How do you stop from missing a place? A person you can remember and imagine and have imaginary conversations with, but the conversations of a place are a series of gestures and expressions not easily reproduced. I can look at a photograph or even a video of Picadilly Circus, but this won’t summon the hot wind from the underground station blowing magazine covers on the newsstand, tripping tourists as they peer up and up and forget there’s a roundabout of heavy traffic bleating to be processed. Even the memory of you catching your hat half a foot off your head and recommending The 39 Steps for the dozenth time won’t stop my stomach clenching and my heart stuttering with regret. 
A person dies, and others say, Never mind. She knew how much you cared. She’s in a better place.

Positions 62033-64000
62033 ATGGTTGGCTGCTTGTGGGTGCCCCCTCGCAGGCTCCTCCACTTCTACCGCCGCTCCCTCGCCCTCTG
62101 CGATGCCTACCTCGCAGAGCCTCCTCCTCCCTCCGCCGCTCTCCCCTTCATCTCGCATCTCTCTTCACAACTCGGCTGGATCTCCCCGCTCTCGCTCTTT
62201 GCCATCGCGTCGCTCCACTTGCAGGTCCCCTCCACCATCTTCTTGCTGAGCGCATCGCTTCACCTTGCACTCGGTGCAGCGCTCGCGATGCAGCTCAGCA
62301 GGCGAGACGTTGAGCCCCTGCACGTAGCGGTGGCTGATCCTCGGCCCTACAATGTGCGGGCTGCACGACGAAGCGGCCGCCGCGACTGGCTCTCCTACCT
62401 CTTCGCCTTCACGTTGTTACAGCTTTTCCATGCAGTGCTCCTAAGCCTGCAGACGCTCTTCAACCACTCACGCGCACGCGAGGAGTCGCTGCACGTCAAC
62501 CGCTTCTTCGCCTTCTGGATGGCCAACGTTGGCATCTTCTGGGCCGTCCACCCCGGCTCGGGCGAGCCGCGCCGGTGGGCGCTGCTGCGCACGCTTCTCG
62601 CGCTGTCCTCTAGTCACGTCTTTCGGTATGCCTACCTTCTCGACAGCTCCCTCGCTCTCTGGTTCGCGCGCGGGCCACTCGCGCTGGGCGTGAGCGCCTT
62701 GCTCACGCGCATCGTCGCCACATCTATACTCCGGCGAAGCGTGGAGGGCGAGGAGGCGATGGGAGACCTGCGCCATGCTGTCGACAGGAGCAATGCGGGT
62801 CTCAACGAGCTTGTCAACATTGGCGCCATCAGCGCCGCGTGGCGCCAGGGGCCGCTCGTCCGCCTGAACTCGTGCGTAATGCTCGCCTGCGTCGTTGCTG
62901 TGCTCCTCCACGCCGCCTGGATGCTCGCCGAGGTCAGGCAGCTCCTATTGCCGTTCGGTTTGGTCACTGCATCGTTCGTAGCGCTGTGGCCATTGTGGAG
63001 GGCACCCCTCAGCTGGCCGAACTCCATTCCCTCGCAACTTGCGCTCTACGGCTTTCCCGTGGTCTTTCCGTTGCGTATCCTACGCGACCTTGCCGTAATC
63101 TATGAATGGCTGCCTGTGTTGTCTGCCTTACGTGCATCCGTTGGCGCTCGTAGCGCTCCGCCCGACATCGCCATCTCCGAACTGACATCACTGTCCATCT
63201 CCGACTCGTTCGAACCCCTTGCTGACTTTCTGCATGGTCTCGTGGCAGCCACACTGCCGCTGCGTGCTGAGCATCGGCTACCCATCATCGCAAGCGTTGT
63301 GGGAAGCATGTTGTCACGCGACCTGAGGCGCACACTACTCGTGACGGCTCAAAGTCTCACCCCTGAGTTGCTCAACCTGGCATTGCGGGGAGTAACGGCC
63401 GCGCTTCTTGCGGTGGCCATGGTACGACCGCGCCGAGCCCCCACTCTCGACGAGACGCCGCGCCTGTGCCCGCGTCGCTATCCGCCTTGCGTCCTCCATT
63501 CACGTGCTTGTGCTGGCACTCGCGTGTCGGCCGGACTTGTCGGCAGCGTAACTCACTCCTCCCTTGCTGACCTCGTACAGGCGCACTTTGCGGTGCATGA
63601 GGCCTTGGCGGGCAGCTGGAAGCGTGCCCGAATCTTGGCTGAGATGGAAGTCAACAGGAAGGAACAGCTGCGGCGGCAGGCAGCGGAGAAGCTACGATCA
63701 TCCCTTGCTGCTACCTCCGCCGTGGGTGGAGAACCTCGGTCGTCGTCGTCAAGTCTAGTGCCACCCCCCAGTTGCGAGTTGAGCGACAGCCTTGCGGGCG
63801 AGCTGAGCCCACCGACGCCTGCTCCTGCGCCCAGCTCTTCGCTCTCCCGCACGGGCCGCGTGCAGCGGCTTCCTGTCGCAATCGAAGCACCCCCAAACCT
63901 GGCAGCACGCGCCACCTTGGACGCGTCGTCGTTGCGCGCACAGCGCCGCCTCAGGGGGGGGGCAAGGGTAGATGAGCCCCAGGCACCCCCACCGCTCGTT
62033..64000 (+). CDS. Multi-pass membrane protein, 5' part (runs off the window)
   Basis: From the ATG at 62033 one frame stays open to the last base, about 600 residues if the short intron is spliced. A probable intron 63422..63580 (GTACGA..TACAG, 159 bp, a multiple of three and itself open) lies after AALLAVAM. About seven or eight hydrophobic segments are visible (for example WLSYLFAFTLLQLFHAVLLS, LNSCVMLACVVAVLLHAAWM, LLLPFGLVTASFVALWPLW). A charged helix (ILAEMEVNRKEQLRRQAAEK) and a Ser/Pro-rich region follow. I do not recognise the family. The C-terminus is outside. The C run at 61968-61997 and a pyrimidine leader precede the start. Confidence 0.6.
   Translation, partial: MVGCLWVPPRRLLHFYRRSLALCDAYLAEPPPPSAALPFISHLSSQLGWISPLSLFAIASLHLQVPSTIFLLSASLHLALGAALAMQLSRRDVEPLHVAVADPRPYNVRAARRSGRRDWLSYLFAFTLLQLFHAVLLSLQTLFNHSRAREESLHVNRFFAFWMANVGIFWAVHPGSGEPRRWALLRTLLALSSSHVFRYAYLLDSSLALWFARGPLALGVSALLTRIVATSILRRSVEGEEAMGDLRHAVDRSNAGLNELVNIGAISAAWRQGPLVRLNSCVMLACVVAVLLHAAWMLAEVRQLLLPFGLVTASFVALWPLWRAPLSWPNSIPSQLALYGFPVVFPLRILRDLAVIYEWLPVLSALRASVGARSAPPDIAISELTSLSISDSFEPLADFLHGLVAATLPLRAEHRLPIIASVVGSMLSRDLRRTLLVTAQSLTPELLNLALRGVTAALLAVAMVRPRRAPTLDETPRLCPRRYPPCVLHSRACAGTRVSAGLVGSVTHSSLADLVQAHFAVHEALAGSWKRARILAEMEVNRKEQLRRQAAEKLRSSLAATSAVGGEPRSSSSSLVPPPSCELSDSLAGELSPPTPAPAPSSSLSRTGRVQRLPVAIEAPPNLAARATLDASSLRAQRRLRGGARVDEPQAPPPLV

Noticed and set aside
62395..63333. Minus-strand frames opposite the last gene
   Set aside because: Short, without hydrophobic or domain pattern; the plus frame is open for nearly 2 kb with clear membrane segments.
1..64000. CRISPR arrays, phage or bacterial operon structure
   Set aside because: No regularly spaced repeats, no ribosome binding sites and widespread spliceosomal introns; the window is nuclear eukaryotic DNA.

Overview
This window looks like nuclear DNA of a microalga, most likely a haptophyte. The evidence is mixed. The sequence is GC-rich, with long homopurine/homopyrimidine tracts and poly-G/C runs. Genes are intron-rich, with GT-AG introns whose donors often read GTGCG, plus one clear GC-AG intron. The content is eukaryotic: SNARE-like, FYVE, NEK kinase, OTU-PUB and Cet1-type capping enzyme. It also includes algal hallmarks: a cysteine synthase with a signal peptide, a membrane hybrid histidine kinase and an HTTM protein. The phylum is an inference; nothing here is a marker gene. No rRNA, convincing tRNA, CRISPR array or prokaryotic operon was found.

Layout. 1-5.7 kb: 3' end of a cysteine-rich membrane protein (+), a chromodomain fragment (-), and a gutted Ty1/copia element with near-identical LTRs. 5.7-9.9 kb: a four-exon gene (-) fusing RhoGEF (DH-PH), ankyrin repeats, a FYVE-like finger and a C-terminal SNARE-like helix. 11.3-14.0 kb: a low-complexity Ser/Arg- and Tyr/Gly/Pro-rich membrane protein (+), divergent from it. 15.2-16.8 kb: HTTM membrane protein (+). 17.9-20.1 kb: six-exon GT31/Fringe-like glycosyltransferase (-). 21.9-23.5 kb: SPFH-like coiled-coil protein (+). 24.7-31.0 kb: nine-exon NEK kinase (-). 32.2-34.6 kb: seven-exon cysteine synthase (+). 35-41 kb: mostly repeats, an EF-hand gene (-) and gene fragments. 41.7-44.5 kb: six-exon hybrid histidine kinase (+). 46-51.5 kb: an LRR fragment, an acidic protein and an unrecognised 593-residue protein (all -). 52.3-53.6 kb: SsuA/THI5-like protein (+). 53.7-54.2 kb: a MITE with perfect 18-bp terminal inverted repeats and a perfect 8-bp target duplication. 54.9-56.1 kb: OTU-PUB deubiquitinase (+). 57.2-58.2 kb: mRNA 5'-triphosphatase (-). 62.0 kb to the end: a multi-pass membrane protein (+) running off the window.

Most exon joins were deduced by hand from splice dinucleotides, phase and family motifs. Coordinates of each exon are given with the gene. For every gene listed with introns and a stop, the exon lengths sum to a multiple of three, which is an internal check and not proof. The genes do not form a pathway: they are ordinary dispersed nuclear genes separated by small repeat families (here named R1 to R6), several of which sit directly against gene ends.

A place is forbidden to you, and there is nothing others can say. A place never knows or cares how you feel, and it is always where it is—unless it’s destroyed completely, so let’s not venture further in this thought. We had enough of that in 2005. 
I am well, thank you for asking. I have a home to myself and a great amount of land that would be some sort of buffer if people respected this sort of thing, but they don’t. Mail is delivered right to my door despite the mailbox at the end of my driveway. This includes human-born advertisements for cookies and other goods to support the local school band. This includes requests, nay demands, for candy from tweens who have put the least amount of effort into a costume since I had to make a limousine driver from one of your suits and my Ray Bans.